Six Italian scientists and a government official have been found guilty of multiple manslaughter for underestimating the risks of a killer earthquake in L'Aquila in 2009.
They were sentenced to six years in jail on Monday in a watershed ruling in a case that has provoked outrage in the international science community.
The experts were also ordered to pay more than nine million euros ($A11.5 million) in damages to survivors and inhabitants. Under the Italian justice system, the seven will remain free men until they have exhausted two chances to appeal the verdict.
Some commentators had warned that any convictions would dissuade other experts from sharing their expertise for fear of legal retribution.
Prosecutor Fabio Picuti had asked for jail sentences of four years for each defendant for failing to alert the population of the walled medieval town of L'Aquila to the risks, days before the 6.3-magnitude quake killed 309 people.
All seven were members of the Major Risks Committee, which met in the central Italian town on March 31, 2009 - six days before the quake devastated the region, tearing down houses and churches and leaving thousands homeless.
'This is a historic sentence, above all for the victims,' said lawyer Wania della Vigna, who represents 11 plaintiffs, including the family of an Israeli student who died when a student residence collapsed on top of him.
'It also marks a step forward for the justice system and I hope it will lead to change, not only in Italy but across the world,' she said.
The bright blue, classroom-sized temporary tribunal in L'Aquila - built on an industrial estate after the town's historic court was flattened in the quake - was packed with lawyers, advisers and international media for the verdict.
Four of the defendants were in court, as well as a small group of survivors.
Aldo Scimia, whose mother was killed, teared up as the verdict was read out.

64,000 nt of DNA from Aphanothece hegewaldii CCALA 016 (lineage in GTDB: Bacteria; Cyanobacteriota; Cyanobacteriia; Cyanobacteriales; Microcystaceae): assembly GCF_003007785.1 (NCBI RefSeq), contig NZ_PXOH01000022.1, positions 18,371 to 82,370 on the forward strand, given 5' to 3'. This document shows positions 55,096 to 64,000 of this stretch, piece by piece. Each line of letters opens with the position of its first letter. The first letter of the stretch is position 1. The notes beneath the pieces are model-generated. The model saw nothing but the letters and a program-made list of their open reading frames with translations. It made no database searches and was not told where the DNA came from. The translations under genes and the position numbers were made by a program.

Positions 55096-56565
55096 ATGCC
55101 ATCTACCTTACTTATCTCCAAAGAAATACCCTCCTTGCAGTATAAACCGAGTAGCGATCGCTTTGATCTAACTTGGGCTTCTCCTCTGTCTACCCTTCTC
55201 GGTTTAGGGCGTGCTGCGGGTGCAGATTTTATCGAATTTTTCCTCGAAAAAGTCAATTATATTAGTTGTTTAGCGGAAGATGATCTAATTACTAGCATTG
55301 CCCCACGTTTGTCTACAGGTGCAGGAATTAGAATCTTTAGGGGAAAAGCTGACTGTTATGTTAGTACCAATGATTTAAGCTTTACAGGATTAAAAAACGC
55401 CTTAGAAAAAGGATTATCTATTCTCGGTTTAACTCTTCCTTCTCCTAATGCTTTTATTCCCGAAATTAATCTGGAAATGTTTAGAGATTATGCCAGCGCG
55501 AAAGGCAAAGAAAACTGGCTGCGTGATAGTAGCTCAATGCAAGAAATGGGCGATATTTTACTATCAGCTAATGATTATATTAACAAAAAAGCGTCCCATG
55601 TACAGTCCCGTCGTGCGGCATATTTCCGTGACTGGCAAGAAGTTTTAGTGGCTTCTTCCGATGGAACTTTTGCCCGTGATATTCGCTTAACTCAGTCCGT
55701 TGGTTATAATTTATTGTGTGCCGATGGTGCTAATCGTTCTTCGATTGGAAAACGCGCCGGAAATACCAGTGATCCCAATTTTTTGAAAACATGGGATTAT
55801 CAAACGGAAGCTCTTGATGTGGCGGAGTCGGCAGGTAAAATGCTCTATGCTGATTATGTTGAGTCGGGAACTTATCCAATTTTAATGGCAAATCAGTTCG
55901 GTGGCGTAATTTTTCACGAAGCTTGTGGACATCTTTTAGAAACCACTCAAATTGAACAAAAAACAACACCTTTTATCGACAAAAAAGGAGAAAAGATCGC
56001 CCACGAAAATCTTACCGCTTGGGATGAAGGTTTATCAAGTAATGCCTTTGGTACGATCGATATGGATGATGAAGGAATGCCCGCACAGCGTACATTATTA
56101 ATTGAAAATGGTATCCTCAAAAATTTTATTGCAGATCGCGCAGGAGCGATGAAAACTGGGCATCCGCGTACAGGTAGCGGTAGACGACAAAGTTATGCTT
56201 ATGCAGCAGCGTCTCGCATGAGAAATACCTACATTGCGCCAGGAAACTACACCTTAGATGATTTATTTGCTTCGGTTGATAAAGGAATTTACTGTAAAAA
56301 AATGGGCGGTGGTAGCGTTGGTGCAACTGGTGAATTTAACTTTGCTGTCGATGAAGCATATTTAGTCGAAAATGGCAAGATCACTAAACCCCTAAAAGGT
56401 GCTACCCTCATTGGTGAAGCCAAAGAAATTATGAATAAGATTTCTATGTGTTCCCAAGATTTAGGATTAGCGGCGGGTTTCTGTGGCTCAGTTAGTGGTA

'We cannot call this a victory. It's a tragedy, whatever way you look at it, it won't bring our loved ones back,' he said.
'I continue to call this a massacre at the hand of the state, but at least now we hope that our children may live safer lives,' he added.
Prosecutor Picuti had slammed the experts for providing 'an incomplete, inept, unsuitable and criminally mistaken' analysis, which reassured locals and led many to stay indoors when the first tremors hit.
The government committee met after a series of small tremors in the preceding weeks had sown panic among local inhabitants - particularly after a resident began making worrying unofficial earthquake predictions.
Italy's top seismologists were called to evaluate the situation and the then-vice-director of the Civil Protection agency, Bernardo De Bernardinis, gave media interviews saying the seismic activity in L'Aquila posed 'no danger'.
'The scientific community continues to assure me that, to the contrary, it's a favourable situation because of the continuous discharge of energy,' he said.
Government lawyer Carlo Sica, who had called for the seven defendants to be acquitted, said that minutes from the March 31 meeting were not valid as evidence because they were only written up after the April 6 earthquake.
'They are not guilty of anything, the earthquake's no one's fault,' he said.
Filippo Dinacci, lawyer for Mauro Dolce and Bernardinis, had criticised the charges last week as something out of 'medieval criminal law'.
'The ruling in my opinion is not fair. We will certainly be appealing,' said Alessandra Stefano, lawyer for expert Gian Michele Calvi, after the verdict.
The case sparked outrage in the international scientific community when the charges were brought against the geophysicists in 2010, with many complaining that they were merely scapegoats and warning against putting science on trial.
More than 5000 members of the scientific community sent an open letter to President Giorgio Napolitano denouncing the trial against colleagues for failing to predict a quake - a feat widely acknowledged to be impossible.
The seven include Enzo Boschi, who at the time was the head of Italy's national geophysics institute; Giulio Selvaggi, head of the INGV's national earthquake centre in Rome; and Franco Barberi from Rome's University Three.
The other scientists found guilty are Mauro Dolce, head of the Civil Protection's seismic risk office; Gian Michele Calvi, head of the European centre of earthquake engineering; and Claudio Eva from the University of Genoa.